Immigration in Italy: Between Economic Acceptance and Political Rejection

  • Maurizio AmbrosiniEmail author


Italy, especially in its richer regions and cities, is experiencing a profound contradiction in its relationship with the immigrant component of its population: it is becoming even more multi-ethnic in terms of the number of residents (5.3 million), participation in the labor market (more than 3 million), transitions to self-employment (213,000 business owners), and immigrant students in schools (about 670,000). In their cultural representations, Italians tend to deny this reality. They do not want multi-ethnic cities. Faced with the widespread use of a workforce of regular and irregular immigrants, in families and enterprises of the urban economy, the prevailing opinion rejects the idea of giving a place to immigration in the nation’s social organization, and this position is strengthened by political forces and media that reflect and exacerbate the reaction. Immigrants seem to be accepted, perhaps, on an individual plane, where they have a name and a definite place in society—helpful, modest, possibly invisible. They are frightening when they become visible communities, when they settle in urban settings, when they look for places and opportunities for socialization. Italian society, as a result of tensions between markets, politics, and culture on the issue of immigration, is facing a dilemma: how to reconcile interests and feelings, head and heart, individuals and communities: how to rebuild sufficient social cohesion in a society that is increasingly differentiated and heterogeneous.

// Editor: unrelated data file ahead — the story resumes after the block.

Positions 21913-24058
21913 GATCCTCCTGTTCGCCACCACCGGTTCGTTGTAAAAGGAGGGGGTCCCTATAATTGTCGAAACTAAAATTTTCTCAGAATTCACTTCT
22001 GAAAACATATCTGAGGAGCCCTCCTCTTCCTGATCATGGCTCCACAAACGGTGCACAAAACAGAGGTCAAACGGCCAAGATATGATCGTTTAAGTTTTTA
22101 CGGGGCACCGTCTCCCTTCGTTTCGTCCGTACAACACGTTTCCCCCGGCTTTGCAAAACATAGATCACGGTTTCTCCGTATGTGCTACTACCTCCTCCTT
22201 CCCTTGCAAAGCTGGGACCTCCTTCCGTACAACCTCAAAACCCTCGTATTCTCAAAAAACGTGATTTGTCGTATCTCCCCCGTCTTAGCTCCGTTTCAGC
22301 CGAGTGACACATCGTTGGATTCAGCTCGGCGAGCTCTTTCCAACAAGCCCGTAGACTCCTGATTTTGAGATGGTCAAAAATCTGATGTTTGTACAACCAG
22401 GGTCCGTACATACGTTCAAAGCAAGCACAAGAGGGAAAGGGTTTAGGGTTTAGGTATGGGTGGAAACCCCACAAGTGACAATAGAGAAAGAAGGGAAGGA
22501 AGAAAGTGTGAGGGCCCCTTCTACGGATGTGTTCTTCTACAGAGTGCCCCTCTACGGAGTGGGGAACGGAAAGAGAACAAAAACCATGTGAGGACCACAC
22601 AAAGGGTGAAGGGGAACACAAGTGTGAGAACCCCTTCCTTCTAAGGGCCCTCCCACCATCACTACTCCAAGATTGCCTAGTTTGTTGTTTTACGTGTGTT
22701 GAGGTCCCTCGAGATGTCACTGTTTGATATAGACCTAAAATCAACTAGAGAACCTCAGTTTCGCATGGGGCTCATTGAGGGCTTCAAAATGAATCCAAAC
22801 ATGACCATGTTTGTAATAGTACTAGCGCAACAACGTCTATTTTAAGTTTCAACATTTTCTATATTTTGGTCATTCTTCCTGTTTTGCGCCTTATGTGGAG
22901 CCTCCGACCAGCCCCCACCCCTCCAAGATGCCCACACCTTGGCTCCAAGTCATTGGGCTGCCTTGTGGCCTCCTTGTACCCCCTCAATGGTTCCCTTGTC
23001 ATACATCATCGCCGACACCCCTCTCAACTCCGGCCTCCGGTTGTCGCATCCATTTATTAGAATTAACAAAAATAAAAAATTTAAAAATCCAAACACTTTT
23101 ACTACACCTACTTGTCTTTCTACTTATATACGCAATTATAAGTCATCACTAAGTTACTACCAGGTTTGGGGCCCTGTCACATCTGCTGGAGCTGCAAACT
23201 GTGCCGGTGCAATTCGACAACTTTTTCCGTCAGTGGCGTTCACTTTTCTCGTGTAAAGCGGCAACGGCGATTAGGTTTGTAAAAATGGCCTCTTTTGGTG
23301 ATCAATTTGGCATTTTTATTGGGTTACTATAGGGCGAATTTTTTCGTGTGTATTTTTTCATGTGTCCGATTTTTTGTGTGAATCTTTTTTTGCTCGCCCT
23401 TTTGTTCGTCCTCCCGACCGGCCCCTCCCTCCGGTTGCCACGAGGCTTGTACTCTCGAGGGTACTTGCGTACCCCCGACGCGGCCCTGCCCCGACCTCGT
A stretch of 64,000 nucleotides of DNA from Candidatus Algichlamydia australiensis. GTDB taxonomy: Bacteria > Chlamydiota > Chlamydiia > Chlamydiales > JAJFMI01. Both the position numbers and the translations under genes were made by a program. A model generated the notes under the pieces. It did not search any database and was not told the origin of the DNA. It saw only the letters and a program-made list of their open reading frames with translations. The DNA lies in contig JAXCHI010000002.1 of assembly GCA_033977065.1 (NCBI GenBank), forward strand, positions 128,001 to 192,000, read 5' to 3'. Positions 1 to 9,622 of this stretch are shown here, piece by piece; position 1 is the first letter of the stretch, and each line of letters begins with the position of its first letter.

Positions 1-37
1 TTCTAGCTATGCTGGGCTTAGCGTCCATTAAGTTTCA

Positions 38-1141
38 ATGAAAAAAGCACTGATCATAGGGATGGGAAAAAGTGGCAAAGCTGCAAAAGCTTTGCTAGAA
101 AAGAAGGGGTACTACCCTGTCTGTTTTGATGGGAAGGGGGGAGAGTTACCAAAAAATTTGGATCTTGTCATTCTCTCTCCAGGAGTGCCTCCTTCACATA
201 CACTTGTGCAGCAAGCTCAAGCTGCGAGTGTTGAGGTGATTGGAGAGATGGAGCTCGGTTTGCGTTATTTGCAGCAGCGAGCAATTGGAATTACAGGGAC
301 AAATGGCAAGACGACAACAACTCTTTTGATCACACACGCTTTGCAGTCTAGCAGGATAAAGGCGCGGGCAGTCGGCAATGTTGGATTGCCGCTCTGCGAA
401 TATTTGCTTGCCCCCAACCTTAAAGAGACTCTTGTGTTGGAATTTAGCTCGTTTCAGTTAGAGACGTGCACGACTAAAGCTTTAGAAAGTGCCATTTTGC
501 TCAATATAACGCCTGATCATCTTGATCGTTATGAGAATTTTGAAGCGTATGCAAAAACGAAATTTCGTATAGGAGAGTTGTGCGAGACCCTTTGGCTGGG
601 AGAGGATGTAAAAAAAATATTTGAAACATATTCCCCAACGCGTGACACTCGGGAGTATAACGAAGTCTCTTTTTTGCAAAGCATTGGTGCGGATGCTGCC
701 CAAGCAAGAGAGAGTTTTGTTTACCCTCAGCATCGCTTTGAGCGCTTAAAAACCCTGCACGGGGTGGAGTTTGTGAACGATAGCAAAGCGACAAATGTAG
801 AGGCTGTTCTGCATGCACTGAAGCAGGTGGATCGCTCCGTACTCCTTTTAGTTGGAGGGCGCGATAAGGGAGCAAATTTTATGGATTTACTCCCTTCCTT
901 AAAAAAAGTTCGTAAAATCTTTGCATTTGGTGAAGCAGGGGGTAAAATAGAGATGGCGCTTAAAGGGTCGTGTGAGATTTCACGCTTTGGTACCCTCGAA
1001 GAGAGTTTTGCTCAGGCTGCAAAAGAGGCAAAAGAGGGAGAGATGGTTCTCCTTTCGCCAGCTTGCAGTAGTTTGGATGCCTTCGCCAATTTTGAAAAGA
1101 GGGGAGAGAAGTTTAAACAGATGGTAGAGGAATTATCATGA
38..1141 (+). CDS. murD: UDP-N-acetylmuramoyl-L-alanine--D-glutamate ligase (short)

Immigration Italy Labor market Migration policies Integration Xenophobia 


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Copyright information

© Springer Science+Business Media B.V. 2011

Authors and Affiliations

  1. 1.Dipartimento di Studi sociali e politici, Facoltà di Scienze politicheUniversità di MilanoMilanItaly

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